On Episode 55 of the podcast, I had the opportunity to welcome my friend Caitlin Flynn to SSR! If you’ve already tuned in to the show, you know a little bit about our history — I met Caitlin in an HR orientation session on my very first day of work in the “grown-up” world when I started my publishing job right out of college. Caitlin was the only one in the room who looked like she might be close to my age (saying this sounds silly in hindsight, but at the time, it felt like something that could be really important!), and we started making small talk. She could probably tell that I was nervous, all dressed up and ready to go in the blazer my mom had bought me at J. Crew after graduation (for the record, I was wayyyy overdressed). It turned out that Caitlin and I had been hired into the same group, and that our cubicles would be next to each other! I was so relieved. It felt good to walk out of the orientation and into my workspace with someone who I knew, someone who could turn into a friend. All you introverts out there know what I’m talking about.
Caitlin and I sat within a few feet of each other for about three years, until I moved to a different part of the company. We saw each other through professional victories and low points. We compared notes on the best Thai takeout menus in New York. We drank too much at more than a few team happy hours. Caitlin was a few years ahead of me in her career, and she helped me navigate the transition from college to corporate life — and years later, she was also the person to help me navigate the transition from corporate life to freelancing! She left our company about a year before I started considering doing the same, and her experience with becoming a full-time writer really did inspire me to go for it. She made me believe that I could do it! I definitely wouldn’t be making a living as a full-time writer, editor, and content creator — and I probably wouldn’t be making the SSR podcast, either! — without Caitlin’s encouragement.
I’ve been hoping to have Caitlin on the podcast for a long time, and I’m so glad we were finally able to make it work for this episode, on which we talk all about Stephen Chbosky’s The Perks of Being a Wallflower. When I offered this book to Caitlin as an option, I had genuinely forgotten that it was one of her favorites (and I’m sure I knew this at some point, because we did a lot of book talking back in our publishing days!), but the fact that the story is so close to her heart made this such a rich, thoughtful conversation. I’m so grateful for Caitlin’s perspective!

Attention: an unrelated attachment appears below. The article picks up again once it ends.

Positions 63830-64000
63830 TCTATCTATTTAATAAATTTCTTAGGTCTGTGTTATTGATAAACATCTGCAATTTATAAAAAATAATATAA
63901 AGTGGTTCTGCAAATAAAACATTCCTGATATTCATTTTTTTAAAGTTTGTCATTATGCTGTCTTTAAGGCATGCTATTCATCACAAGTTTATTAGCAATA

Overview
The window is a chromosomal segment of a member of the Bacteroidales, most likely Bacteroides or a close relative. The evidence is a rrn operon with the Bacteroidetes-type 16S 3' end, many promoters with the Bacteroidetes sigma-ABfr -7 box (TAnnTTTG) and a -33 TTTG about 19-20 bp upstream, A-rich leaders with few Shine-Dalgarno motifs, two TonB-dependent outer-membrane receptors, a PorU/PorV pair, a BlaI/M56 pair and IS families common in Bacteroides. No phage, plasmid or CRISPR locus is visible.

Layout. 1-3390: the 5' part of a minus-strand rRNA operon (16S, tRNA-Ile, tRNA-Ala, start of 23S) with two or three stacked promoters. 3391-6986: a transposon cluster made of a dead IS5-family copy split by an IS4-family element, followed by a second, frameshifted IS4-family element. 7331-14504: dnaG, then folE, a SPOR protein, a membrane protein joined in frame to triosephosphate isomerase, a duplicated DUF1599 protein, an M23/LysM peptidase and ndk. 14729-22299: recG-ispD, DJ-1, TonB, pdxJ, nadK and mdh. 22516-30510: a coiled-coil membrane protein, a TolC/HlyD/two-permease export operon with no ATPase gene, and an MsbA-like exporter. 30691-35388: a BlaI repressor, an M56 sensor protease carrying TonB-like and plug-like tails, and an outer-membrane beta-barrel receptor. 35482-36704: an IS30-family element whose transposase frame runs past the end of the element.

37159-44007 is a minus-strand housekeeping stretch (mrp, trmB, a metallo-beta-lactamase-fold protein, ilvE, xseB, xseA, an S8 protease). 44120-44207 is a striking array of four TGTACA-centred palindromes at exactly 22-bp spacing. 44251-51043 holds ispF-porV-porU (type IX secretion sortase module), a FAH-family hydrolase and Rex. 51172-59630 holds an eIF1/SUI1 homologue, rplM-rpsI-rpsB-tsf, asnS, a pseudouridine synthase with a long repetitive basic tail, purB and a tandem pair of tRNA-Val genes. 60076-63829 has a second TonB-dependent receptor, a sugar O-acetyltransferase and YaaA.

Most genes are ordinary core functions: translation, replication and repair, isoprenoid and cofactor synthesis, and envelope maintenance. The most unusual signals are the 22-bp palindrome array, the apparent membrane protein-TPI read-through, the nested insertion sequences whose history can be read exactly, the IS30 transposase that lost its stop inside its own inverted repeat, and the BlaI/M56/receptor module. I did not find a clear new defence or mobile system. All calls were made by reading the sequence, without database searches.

I prepped plenty of notes on Perks, and didn’t get to share all of them in the episode, so I’m comin’ atcha with a few more thoughts about the book in today’s True Story.
Sam and Patrick are the kinds of friends I always wanted to have, and I think they probably represent that for many young readers.
When we meet Charlie, he’s anxious to connect with anyone. He’s just come through the tragic loss of his best friend Michael, making the beginning of high school even scarier and lonelier than it would have been otherwise. He meets a senior named Patrick in shop class, then says hello to him at a football game… and just like that, Charlie is welcomed into Patrick’s group of friends. Patrick’s stepsister Sam is, of course, the figure that looms largest for Charlie in this group, since he’s essentially crushing on her from the moment they meet.
This friend group is fun and unique. They aren’t afraid to do their own thing. They stick to traditions, like their attendance (and sometimes performance!) at The Rocky Horror Picture Show. They listen to cool music. They seem to be generally well-known and well-liked among the student body, but they don’t seem particularly concerned with what others think. They aren’t afraid to be honest with each other, like when Patrick advises Charlie to stay away so things can get back to normal after his weird fallout with Mary Elizabeth.
As a high schooler, I dreamed of having friends just like this, and I’m sure I wasn’t alone. I could imagine being swept up in Patrick and Sam’s group just like Charlie had been.
I was fascinated with Charlie’s relationship with his older brother.
Maybe it’s because I, like Charlie, was born and raised in Pennsylvania and know very well the power of high school football culture in many parts of the state, but I was really interested in Charlie’s (nameless) big brother. We learn that he’s recently started his freshman year at Penn State, where he was offered a football scholarship. Where I grew up, this was basically the ultimate goal for many of my classmates. You’d fall and kiss the feet of anyone who secured this kind of scholarship!